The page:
That’s the thing about people suffering from mental illnesses. It’s as if you are pleading with them to believe they are worthy of life. They can look you straight in the eyes and say okay and then within a split instance can change their minds again. Not be convinced or completely be sold out to the idea that they have to dwell in a state of sadness, of gloom of despair. There is no unchaining them from the fence. It is something one must not attempt to do all in their own strength. Speaking form experience what ever it is that possesses them that is speaking to them inside their minds is telling them a lie and it is a destructive force played out in their mannerisms and behaviors. It is like they are in jail and you want so bad to tell them that they are free. That the door is opened and they can just walk out into the land of the living. But they for something reason can’t receive it. They resign to believe something else.

They can not understand the concept of forgiveness. My loved one told me that she couldn’t get away from these feelings. I was pleading with her that she did not. This thing here is so deep that it reaches into the dynamics of the soul. Most likely deserves several fleshing out to get to the root of her depression. So something has to be done to release this pain inside. I mentioned to her that I will help her with counseling sessions. That I will go to them with her. She agreed. But I pray she goes through with it. Again, as I already said, she can agree one moment and then disagree in the next. Worthy topic for a continued follow up in sub-theme topic, “Caring for loved one with a mental illness.”

This link goes to a site on an organization that helps caregivers in this particular circumstance. http://youtu.be/wdAuBG85pR4

But I am sharing all of this to say that mental illness in the form of depression, it’s not an easy fix and really only the tip of the ice berg when it comes to talking about mental illness. Admittedly, I have suffered for years and most recently even more so since the passing of my father of whom I also was his appointed caregiver divinely elected, of course. It is not as if one just self-appoints their self. Even if it appears that way. Such occasions are deemed right up there with world calamities and Acts of God.

Care-giving in itself is an event that is life changing and to be revered with a holy reverence. (Releasing Daddy The Writings Vol. I Coming Winter 2014)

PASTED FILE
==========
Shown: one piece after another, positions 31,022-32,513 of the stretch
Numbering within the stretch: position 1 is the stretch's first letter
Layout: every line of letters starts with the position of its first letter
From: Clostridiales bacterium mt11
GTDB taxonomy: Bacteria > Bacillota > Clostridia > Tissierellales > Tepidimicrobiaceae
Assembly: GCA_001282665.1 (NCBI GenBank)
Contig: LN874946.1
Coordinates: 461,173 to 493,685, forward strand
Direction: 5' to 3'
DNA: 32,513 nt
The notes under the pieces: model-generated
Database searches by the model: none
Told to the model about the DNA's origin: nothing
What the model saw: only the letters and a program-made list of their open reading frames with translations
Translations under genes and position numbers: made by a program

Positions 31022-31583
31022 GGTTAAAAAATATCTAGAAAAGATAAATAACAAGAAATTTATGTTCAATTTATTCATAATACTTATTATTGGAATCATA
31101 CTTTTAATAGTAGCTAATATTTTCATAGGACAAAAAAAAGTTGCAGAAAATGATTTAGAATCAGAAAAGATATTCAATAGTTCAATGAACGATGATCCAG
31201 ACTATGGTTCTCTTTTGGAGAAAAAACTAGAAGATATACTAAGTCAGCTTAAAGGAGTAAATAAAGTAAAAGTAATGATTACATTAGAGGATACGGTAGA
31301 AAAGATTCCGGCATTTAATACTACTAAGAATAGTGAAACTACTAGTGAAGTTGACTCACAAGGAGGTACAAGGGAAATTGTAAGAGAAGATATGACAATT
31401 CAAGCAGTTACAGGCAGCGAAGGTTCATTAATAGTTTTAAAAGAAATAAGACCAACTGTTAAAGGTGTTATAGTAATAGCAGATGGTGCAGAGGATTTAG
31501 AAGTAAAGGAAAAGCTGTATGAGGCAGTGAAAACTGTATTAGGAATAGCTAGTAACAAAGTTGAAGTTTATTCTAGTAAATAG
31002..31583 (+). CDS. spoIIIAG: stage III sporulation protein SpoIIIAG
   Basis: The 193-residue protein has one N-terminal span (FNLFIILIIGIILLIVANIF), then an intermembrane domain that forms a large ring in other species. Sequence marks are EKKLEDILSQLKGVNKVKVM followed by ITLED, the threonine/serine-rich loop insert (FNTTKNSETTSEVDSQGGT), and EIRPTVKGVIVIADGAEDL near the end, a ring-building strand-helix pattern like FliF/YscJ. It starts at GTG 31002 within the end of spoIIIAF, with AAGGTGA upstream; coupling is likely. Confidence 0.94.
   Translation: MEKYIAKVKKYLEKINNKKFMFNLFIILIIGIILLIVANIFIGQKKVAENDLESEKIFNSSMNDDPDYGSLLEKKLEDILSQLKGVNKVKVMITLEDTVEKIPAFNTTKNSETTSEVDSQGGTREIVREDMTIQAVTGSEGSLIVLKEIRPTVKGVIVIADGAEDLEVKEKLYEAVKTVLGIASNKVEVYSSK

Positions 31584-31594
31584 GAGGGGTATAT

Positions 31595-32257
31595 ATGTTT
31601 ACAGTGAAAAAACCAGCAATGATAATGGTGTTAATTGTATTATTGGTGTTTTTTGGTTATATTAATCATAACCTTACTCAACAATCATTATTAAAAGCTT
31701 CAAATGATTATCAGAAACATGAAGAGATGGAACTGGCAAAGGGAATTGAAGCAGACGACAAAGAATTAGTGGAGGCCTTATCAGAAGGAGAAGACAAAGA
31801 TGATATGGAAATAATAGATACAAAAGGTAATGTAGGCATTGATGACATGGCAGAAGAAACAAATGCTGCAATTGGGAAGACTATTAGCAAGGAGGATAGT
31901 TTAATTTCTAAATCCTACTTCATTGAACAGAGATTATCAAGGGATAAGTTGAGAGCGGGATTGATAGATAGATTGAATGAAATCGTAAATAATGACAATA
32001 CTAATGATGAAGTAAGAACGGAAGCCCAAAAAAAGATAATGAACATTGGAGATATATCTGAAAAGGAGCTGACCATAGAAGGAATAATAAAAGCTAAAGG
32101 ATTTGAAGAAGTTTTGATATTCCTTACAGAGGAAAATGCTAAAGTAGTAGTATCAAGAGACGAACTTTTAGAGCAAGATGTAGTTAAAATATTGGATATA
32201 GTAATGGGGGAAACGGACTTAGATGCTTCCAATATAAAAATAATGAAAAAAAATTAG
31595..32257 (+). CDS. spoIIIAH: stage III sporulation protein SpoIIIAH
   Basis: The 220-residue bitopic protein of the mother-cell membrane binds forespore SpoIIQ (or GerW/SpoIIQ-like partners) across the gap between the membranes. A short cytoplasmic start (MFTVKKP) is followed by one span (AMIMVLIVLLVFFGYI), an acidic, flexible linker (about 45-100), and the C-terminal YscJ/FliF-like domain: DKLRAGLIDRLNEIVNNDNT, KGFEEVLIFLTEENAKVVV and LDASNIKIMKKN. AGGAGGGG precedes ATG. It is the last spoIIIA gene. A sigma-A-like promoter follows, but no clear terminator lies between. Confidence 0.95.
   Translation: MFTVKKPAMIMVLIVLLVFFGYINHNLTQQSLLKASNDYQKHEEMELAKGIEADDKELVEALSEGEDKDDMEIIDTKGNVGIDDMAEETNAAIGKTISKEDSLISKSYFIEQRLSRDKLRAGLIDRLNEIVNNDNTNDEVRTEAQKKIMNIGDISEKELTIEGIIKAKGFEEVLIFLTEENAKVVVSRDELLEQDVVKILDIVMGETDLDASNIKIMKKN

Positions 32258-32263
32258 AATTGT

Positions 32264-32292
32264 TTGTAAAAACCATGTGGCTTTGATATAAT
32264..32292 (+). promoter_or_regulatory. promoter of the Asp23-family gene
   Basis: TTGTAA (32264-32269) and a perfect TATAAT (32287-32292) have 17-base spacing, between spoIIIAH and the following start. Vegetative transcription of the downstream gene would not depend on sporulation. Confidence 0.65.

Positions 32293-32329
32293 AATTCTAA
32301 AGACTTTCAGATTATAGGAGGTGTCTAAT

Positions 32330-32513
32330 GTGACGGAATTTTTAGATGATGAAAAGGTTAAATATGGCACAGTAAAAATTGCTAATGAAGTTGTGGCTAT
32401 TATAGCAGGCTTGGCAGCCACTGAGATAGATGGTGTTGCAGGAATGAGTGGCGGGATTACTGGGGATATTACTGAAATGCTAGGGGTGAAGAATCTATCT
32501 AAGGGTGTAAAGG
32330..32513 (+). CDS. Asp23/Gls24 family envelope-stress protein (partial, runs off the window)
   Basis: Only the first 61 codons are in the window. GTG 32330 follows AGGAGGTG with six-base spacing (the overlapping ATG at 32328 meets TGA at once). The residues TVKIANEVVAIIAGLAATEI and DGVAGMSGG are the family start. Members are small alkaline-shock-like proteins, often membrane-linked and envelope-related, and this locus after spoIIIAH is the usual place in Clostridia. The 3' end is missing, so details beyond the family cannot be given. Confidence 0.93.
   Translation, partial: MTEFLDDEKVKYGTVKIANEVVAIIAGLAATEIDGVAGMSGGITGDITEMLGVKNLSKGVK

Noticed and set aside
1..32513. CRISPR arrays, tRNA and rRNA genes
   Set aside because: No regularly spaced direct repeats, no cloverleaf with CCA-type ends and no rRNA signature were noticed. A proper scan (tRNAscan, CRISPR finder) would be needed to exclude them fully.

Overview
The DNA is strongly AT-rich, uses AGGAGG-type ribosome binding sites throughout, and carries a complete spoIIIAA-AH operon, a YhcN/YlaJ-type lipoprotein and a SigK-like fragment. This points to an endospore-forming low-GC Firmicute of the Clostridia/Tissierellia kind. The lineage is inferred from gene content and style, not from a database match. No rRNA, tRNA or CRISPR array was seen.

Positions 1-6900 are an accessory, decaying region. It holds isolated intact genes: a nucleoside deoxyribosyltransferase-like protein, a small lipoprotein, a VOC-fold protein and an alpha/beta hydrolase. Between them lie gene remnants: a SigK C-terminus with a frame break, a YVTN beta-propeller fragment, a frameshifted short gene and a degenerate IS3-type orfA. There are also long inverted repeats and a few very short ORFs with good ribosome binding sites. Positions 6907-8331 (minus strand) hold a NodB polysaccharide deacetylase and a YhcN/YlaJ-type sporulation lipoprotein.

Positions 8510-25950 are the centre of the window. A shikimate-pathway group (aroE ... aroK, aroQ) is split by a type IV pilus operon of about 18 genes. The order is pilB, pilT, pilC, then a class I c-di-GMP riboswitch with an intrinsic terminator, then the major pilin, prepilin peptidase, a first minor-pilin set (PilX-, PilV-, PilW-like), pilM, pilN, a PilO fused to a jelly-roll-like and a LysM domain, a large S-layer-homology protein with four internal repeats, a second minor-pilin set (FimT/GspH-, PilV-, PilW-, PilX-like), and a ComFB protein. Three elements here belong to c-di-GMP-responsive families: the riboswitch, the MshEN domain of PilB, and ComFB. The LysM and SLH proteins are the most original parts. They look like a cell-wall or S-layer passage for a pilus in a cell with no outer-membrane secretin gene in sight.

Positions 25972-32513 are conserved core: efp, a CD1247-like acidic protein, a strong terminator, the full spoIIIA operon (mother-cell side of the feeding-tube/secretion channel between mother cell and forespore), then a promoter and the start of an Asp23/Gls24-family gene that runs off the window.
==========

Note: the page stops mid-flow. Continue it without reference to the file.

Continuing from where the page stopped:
But staying on key and focus, in regard to mental illness according to clinical studies documented it happens to people. Once acknowledged and the barrier of stigmas is broken and/or penetrated, there are different types. There are therapies that can come aside and assist in the living with depression. It’s not an easy subject to tackle. Almost like a maze going around in circles trying to decipher when to stop talking about it. It is almost like it is a spirit that wants attention; to be worshipped; so it attacks the certain areas of the mind in the brain and nervous system demanding to be adored. Paid attention to.

On that note, herein is a list of some reference materials and help resources that perhaps could prove helpful to persons enduring such a …circumstance.

A list of books I found in the local library are listed here.

1. The Everything Health Guide To Schizophrenia – the latest information on treatment, medication and coping strategies. By Dean A. Haycock, PHD with Technical Review by Elias K. Shaya, MD.
2. Circles Around The Sun in Search of a Lost Brother By Molly McCloskey
3. A Balanced Life – 9 Strategies for Coping with the Mental Health Problems of a Loved One by Tom Smith
4. Midnight, Jesus and Me – Misfits memoirs of a Full Gospel, rock and Roll ate night Suicide Crisis Psychotherapist by J.M. Blaine
5. Loving Someone with Bi-Polar Disorder By Julie A. Fast and John D. Preston, PsD.

I took it because I too was suffering and still have my bouts. Another reason I am determined to find this thing out so it is not for nothing. Check the back story which I am channeling with all my heart mind soul and spirit. This thing is four fold has blood on it even. My mom she suffered bad and my father well, he suffered too because he was her lawful husband and loved her with a firey passion that resulted in her having seven children for him. But in the end, well…I’m working this thing out in a documentary, I’ve decided to call it, “Can anything good come out of 835 Ann Street?” Stay tune for it’s release but seriously.

In closing for now, if there can be any solace any comfort any care at all, we turn the focus off ourselves and look at the broader picture. Grasping the universal truth that no man is an island unto theirselves. That there is nothing new under the sun and if we are blessed enough to acquience the belief that to much is given much is required. The reals of the mind when it comes to mental illnesses namely depression our entry point for what we have begun to search out. Let us bow our heads in humility in the searching and hold fast to what we have been given.

It is estimated that over …..are affected by some sort of mental illness. With that number there are countless people everyday that choose to be survivors even more than conquerors of the so-called shame and stigmatisms associated with the term. But like I had the thought the other day, like cancer mental illness people whom suffer from mental illnesses are just like people whom suffer with cancer. They didn’t ask to get cancer but you wouldn’t penalize a person for having cancer would you? So why on earth the different treatment for people whom suffer with a mental affliction?

Just another perspective….

Next up…when I think about my depression thoughts come to my mind like, Diana Ross in Lady Sings the Blues when she is inside the rubber room and Billie Dee Williams is giving her the ring of marriage. I want to play this part amongst other crazy in love character.

-TBC-

SincerelyJessicaMaeRichardson
#ladytambourine
How to care for a loved one with a mental illness.(Amen).

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One thought on “How to care for a loved one with a mental illness. Amen.

  1. Pingback: A warm welcome to a new guest Author, JoAnn..and her first contribution..Am I What They Think I Am | Let me tell U a story